https://youtu.be/jg30VT55fnQ

JeffreyEav
JeffreyEav

That's freaking cool. I've been planning a trip to the big house since I was a skinny kid

JeffreyEav
JeffreyEav

I'm actually hoping for the Friday after Memorial Day. Kids will be away.

skydog12
skydog12

@_GodlessHeathen_ @JeffreyEav


Also go to Rose Hill Cemitary where Skydog and Berry Oakly are buried.

I`m not much into grave sites, but you can see where these dudes partied. The first album cover was shot here. Not far from the brothers grave is Elizabeth Reeds grave. 

Rose Hill is on the river and beautiful.

YouLibs
YouLibs

@_GodlessHeathen_ @JeffreyEav


The last time I was in town I bought a t-shirt and had Mama Louise autograph it. I wish I had noticed the marker wasn't permanent.


I asked her if she was really as close to Duane as people had said and she said she had thought of him as her other son. She said they sat at the table right beside the front door for over an hour one night just before he died and talked and talked.


Then she broke down and cried.

Visual_Cortex
Visual_Cortex

Kinda neutral on the FNM topic, so I'll throw this out there for discussion and take your answers off the air (back later)--


How do you feel when you hear some beloved piece of your musical past being appropriated for a TV commercial?


For me, I had to ask that when I heard this used to promote... Audi!

https://www.youtube.com/watch?v=EDNzQ3CXspU

PaulinNH
PaulinNH

@Visual_Cortex  "How do you feel when you hear some beloved piece of your musical past being appropriated for a TV commercial?"//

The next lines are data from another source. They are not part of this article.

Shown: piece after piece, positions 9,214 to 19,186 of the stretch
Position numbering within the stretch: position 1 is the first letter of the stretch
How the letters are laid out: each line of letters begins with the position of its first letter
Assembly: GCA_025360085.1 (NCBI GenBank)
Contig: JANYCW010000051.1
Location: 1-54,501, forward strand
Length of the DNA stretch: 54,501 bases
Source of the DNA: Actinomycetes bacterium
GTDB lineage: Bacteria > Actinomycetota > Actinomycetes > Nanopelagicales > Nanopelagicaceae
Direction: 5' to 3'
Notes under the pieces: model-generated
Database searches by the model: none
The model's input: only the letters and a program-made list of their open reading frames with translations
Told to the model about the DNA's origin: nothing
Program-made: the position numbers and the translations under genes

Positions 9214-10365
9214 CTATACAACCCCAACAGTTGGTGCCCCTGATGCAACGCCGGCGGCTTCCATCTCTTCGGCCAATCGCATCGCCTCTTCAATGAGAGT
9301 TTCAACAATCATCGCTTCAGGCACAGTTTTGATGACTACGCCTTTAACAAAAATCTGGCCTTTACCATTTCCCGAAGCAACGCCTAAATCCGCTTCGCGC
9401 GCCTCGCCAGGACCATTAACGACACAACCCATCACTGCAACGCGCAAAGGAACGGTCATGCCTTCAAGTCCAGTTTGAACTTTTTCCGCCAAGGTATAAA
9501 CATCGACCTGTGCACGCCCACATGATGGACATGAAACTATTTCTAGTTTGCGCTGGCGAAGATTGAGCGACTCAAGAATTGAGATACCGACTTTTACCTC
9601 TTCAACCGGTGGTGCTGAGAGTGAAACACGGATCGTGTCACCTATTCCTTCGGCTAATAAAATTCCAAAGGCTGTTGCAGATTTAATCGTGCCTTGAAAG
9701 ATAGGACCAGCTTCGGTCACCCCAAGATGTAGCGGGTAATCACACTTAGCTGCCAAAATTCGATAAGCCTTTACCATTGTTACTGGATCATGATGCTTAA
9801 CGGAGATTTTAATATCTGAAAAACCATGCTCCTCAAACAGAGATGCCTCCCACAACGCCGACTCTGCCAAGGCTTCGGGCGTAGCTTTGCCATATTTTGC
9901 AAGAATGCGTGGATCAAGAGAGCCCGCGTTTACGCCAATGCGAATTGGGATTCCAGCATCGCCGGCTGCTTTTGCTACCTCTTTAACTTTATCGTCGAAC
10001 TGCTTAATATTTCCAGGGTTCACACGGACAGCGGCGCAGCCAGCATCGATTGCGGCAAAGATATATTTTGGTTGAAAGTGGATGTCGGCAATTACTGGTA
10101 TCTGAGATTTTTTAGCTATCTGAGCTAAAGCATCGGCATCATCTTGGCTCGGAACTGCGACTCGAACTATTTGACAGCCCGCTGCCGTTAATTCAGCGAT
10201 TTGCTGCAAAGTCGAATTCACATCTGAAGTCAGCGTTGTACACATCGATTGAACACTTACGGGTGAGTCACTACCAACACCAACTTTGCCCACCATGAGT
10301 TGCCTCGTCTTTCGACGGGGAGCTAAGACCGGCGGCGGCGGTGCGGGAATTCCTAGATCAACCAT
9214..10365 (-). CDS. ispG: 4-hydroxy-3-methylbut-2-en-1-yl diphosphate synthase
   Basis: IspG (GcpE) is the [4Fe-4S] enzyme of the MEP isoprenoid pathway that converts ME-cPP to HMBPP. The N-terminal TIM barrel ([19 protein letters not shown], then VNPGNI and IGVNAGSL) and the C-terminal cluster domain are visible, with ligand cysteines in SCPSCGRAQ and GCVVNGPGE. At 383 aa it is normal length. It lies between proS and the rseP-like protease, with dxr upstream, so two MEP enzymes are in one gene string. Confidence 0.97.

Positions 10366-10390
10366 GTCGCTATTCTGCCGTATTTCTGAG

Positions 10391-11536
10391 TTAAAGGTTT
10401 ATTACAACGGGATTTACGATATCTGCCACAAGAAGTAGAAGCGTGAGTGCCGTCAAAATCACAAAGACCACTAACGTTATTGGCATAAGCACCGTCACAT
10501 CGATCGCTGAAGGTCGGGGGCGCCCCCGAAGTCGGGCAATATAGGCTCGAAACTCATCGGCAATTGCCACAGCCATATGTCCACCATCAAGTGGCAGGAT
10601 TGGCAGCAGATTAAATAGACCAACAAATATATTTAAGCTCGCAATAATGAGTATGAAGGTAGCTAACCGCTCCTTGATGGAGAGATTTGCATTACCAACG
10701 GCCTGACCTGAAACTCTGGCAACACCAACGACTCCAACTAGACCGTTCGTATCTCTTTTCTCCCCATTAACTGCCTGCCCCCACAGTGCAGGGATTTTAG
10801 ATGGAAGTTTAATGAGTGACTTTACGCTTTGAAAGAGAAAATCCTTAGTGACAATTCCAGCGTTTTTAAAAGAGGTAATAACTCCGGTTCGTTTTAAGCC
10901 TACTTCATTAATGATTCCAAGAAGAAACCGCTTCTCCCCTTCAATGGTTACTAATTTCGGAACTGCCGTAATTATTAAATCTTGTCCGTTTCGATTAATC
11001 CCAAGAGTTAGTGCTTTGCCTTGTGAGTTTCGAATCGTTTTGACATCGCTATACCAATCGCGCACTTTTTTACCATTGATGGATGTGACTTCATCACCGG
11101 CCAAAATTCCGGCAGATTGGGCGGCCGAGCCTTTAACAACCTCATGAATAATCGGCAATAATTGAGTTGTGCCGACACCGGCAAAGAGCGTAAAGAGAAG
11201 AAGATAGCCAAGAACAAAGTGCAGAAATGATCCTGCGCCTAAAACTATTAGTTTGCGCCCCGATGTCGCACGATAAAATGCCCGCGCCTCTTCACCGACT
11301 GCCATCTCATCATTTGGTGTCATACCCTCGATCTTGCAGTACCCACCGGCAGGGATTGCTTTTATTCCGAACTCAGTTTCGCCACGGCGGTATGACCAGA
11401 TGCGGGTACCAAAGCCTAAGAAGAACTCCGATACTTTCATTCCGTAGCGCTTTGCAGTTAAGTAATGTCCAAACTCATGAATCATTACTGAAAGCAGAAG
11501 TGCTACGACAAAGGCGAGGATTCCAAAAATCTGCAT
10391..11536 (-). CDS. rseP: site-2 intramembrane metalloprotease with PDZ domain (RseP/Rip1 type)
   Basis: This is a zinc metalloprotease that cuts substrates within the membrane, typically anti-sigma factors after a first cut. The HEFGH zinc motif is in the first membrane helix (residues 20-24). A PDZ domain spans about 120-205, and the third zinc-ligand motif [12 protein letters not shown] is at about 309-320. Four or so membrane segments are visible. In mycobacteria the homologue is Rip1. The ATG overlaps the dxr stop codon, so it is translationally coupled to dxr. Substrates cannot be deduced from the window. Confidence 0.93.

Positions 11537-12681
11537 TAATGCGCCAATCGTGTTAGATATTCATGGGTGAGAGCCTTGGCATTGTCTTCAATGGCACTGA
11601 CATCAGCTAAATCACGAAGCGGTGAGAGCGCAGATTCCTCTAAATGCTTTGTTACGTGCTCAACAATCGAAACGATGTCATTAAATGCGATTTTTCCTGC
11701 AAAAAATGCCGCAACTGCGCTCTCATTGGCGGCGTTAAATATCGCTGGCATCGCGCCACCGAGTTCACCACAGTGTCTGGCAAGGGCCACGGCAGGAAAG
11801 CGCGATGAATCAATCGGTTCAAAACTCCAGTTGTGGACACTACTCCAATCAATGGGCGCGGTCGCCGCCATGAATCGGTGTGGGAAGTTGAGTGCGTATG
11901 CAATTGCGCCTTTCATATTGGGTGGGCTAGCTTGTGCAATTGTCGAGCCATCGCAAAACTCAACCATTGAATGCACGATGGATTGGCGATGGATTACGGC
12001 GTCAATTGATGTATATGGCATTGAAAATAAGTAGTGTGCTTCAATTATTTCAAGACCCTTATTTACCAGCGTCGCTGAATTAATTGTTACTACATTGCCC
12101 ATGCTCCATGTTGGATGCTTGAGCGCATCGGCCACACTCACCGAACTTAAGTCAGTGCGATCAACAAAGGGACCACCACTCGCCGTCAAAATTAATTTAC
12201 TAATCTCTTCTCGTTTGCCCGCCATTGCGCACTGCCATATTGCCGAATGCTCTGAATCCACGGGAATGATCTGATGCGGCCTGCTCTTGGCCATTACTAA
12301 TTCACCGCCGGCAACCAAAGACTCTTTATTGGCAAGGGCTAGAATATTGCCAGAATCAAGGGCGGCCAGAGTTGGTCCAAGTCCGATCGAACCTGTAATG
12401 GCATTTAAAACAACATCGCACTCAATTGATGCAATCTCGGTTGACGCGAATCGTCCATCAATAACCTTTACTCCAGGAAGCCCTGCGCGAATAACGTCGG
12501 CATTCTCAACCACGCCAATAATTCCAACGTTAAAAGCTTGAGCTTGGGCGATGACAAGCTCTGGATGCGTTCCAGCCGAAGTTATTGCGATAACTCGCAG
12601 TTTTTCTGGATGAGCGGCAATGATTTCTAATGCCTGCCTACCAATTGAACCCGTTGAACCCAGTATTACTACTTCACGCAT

That Michael Jackson should be beaten to death with Nike shoes for selling Revolution for a commercial.

Visual_Cortex
Visual_Cortex

@PaulinNH @Visual_Cortex

beaten to death with Nike shoes for selling Revolution for a commercial.

Funny you should mention--wayy back then, just after the infamous Revolution ad, Nike ran these crazy, grainy ads that featured runners VOMITING, post race.

The soundtrack? Search and Destroy. And it... kinda fit!

PaulinNH
PaulinNH

@skydog12 @Visual_Cortex  "Record companies like to make money, and that is their only goal. They do not care about the content that they sell - they care about maximizing their profits. It is because of this that I hate record companies with the same passion that I hate venture capitalists. The record companies do not try to foster a creative environment which rewards musicians who serve their respective niche, but create an environment which attempts to market a small amount of music to the largest audience possible. It is more profitable for the record company to sell a few decent records in bulk than to have a vast array of cult hits that sell decently. " Numair Faraz

skydog12
skydog12

@Visual_Cortex


That horse has been out of the barn for decades. What can anybody do?


You think politics is a cut throat game? Here is what Hunter S Thompson said about the music business.


“The music business is a cruel and shallow money trench, a long plastic hallway where thieves and pimps run free, and good men die like dogs. There's also a negative side.”